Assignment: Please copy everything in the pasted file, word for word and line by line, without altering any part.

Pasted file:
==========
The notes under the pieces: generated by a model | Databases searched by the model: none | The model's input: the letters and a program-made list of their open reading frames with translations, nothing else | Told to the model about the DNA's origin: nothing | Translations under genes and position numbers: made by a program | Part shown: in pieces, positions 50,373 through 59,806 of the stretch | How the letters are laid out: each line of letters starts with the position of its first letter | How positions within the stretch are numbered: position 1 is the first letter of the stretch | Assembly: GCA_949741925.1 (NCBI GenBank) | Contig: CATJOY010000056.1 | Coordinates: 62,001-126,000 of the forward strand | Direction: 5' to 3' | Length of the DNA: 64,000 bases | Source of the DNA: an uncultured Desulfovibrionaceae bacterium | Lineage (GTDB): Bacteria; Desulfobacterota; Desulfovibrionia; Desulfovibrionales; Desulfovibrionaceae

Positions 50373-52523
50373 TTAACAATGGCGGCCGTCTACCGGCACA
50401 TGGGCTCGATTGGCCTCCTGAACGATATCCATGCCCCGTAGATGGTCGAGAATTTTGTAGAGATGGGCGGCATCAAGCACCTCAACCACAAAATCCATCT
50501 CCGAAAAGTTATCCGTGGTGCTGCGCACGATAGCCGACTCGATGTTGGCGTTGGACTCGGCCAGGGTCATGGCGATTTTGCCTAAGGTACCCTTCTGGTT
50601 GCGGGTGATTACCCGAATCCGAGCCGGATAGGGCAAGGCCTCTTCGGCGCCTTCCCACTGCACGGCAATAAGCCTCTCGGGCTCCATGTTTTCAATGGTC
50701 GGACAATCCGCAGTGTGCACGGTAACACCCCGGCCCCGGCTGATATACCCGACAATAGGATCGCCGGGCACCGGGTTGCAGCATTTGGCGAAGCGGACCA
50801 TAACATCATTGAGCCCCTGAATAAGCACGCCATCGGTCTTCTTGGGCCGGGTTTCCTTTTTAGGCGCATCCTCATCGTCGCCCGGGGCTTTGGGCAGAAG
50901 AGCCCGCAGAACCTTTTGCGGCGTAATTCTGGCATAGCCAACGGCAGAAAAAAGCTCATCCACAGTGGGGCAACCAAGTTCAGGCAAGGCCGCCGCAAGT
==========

The notes under the pieces: generated by a model | Databases searched by the model: none | The model's input: the letters and a program-made list of their open reading frames with translations, nothing else | Told to the model about the DNA's origin: nothing | Translations under genes and position numbers: made by a program | Part shown: in pieces, positions 50,373 through 59,806 of the stretch | How the letters are laid out: each line of letters starts with the position of its first letter | How positions within the stretch are numbered: position 1 is the first letter of the stretch | Assembly: GCA_949741925.1 (NCBI GenBank) | Contig: CATJOY010000056.1 | Coordinates: 62,001-126,000 of the forward strand | Direction: 5' to 3' | Length of the DNA: 64,000 bases | Source of the DNA: an uncultured Desulfovibrionaceae bacterium | Lineage (GTDB): Bacteria; Desulfobacterota; Desulfovibrionia; Desulfovibrionales; Desulfovibrionaceae

Positions 50373-52523
50373 TTAACAATGGCGGCCGTCTACCGGCACA
50401 TGGGCTCGATTGGCCTCCTGAACGATATCCATGCCCCGTAGATGGTCGAGAATTTTGTAGAGATGGGCGGCATCAAGCACCTCAACCACAAAATCCATCT
50501 CCGAAAAGTTATCCGTGGTGCTGCGCACGATAGCCGACTCGATGTTGGCGTTGGACTCGGCCAGGGTCATGGCGATTTTGCCTAAGGTACCCTTCTGGTT
50601 GCGGGTGATTACCCGAATCCGAGCCGGATAGGGCAAGGCCTCTTCGGCGCCTTCCCACTGCACGGCAATAAGCCTCTCGGGCTCCATGTTTTCAATGGTC
50701 GGACAATCCGCAGTGTGCACGGTAACACCCCGGCCCCGGCTGATATACCCGACAATAGGATCGCCGGGCACCGGGTTGCAGCATTTGGCGAAGCGGACCA
50801 TAACATCATTGAGCCCCTGAATAAGCACGCCATCGGTCTTCTTGGGCCGGGTTTCCTTTTTAGGCGCATCCTCATCGTCGCCCGGGGCTTTGGGCAGAAG
50901 AGCCCGCAGAACCTTTTGCGGCGTAATTCTGGCATAGCCAACGGCAGAAAAAAGCTCATCCACAGTGGGGCAACCAAGTTCAGGCAAGGCCGCCGCAAGT